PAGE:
Rwanda Medical Journal
Rwanda Health Communication Center - Rwanda Biomedical Center (RHCC - RBC)
Vol. 76, No. 1, 2019, pp. 1-6
Bioline Code: rw19004
Full paper language: English
Document type: Research Article
Document available free of charge
Rwanda Medical Journal, Vol. 76, No. 1, 2019, pp. 1-6
© Copyright 2019 - The Author(s)
Behavior modifying myths practices and effect on health seeking behavior among pregnant Yoruba women, south western Nigeria – a cross-sectional study.|
Aworinde, O. O; Olufemi-Aworinde, K. J.; Awotunde, O. T. & Adeniji, A. O.
INTRODUCTION: Cultural practices and beliefs influence and underpin the behavior of women during pregnancy and childbirth; this behavioral change could influence the health-seeking behavior as well as the outcome of pregnancy.
OBJECTIVES: The objective of this study was to determine the behavior modifying myths among pregnant Yoruba women and their sources.
METHODS: This descriptive cross-sectional study was carried out among 250 pregnant Yoruba women attending the antenatal clinics of Bowen University Teaching Hospital, Ogbomoso and Ladoke Akintola University of Technology Teaching Hospital, Ogbomoso. A structured, interviewer-administered questionnaire was undertaken. Consent was sought verbally.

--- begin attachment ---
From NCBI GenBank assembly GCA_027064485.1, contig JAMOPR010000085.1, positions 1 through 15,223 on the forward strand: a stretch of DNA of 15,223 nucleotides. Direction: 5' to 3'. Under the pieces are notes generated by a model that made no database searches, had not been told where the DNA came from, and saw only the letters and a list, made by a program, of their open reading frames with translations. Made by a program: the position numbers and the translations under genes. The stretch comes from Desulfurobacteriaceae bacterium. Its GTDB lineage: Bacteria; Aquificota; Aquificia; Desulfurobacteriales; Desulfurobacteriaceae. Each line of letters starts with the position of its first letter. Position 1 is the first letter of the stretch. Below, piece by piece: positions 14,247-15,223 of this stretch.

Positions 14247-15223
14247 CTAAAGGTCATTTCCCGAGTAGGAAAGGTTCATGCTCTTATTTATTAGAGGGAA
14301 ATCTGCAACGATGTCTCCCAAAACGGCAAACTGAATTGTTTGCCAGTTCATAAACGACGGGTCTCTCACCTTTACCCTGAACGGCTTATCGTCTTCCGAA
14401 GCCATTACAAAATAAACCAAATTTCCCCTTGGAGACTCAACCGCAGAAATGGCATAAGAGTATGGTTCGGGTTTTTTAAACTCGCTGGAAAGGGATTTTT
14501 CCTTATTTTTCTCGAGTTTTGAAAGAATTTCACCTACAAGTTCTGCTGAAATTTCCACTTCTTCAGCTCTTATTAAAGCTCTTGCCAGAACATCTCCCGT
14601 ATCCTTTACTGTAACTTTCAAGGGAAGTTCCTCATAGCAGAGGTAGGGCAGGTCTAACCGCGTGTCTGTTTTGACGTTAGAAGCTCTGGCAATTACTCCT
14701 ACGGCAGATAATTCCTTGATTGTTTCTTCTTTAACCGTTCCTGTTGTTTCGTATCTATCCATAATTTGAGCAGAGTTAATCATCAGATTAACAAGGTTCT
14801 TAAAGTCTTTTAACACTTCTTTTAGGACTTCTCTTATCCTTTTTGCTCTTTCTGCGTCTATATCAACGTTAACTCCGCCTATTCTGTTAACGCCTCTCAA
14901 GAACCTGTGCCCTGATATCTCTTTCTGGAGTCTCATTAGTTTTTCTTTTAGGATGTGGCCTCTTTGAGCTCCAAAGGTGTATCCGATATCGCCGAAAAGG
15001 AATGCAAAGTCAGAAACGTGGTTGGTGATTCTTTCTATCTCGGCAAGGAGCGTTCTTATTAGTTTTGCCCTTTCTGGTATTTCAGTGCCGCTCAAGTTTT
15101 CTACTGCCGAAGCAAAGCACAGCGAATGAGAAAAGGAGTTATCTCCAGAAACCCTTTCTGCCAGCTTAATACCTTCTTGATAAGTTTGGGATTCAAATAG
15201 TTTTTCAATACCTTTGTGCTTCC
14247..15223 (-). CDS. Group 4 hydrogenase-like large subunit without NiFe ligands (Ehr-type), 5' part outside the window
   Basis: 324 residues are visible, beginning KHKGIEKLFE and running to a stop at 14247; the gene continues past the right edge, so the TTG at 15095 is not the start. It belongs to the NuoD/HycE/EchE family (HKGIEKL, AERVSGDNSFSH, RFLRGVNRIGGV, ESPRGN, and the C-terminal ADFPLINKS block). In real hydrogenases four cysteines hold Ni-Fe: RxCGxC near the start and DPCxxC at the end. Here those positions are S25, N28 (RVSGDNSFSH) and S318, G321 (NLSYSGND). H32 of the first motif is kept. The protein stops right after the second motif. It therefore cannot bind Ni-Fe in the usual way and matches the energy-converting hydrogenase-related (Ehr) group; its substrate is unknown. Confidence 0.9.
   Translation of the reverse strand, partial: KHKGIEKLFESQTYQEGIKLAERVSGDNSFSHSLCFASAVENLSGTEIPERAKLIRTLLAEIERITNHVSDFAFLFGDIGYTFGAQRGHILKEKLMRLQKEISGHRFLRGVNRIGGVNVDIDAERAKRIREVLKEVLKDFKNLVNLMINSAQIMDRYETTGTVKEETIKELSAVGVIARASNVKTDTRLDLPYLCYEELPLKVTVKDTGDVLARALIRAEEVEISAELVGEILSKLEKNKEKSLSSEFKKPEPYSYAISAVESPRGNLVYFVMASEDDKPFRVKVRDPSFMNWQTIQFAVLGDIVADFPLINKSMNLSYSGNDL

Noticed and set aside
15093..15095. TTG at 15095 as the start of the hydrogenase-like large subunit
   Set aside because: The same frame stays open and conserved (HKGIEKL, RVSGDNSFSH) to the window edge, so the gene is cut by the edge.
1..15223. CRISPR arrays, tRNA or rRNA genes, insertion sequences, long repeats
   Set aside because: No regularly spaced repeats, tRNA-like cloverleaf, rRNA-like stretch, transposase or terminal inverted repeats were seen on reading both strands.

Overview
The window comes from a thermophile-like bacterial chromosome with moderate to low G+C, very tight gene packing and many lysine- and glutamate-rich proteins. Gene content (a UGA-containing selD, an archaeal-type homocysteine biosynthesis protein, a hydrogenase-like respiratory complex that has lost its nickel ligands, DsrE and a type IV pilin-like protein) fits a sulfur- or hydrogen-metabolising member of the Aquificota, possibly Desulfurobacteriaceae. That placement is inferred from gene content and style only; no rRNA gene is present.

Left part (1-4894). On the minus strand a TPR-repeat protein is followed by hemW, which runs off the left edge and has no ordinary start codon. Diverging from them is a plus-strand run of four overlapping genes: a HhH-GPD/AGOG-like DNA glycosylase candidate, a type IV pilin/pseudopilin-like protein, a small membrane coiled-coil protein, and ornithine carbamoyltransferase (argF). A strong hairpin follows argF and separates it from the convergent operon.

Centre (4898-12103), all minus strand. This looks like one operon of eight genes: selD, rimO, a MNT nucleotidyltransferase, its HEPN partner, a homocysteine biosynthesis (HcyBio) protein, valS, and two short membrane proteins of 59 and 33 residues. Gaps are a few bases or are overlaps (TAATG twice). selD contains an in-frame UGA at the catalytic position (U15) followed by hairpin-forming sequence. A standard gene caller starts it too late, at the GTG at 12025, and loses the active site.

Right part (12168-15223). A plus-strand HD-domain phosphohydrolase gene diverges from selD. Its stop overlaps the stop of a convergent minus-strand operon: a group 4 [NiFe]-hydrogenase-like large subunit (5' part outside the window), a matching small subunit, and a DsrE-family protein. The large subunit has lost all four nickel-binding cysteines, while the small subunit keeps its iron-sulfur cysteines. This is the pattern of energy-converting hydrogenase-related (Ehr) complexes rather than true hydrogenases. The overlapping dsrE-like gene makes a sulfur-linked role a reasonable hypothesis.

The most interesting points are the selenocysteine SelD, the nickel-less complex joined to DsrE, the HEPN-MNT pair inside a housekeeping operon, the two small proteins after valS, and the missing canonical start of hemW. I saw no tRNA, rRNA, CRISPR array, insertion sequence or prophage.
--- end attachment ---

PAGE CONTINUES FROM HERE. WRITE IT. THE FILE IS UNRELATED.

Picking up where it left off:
RESULTS: The age of the respondents ranged from 15-45 years with a mean age of 27 years (±3.5). Most of the women were married n=239 (95.6%) and primarily Christian n=184 (73.6%). 127 (50.8%) of the women had a tertiary education while only 13 (5.2%) had no formal education. 41 (16.3%) of the respondents being primigravida. Six myths were identified with food taboos being the most common. These were being practiced by 61.2% of the respondents. The reasons given for modifying their behavior varied from warding off ghosts to the delivery of a well-formed child. The most frequent source of information were their relatives (42.4%).
CONCLUSION: The practice of the myths was neither influenced by educational status nor religion. The majority of these practices do not have a deleterious effect and did not influence health-seeking behavior or outcome of pregnancy based on the reasons adduced for the practice.
Behavior; Myth; Pregnancy; Nigeria
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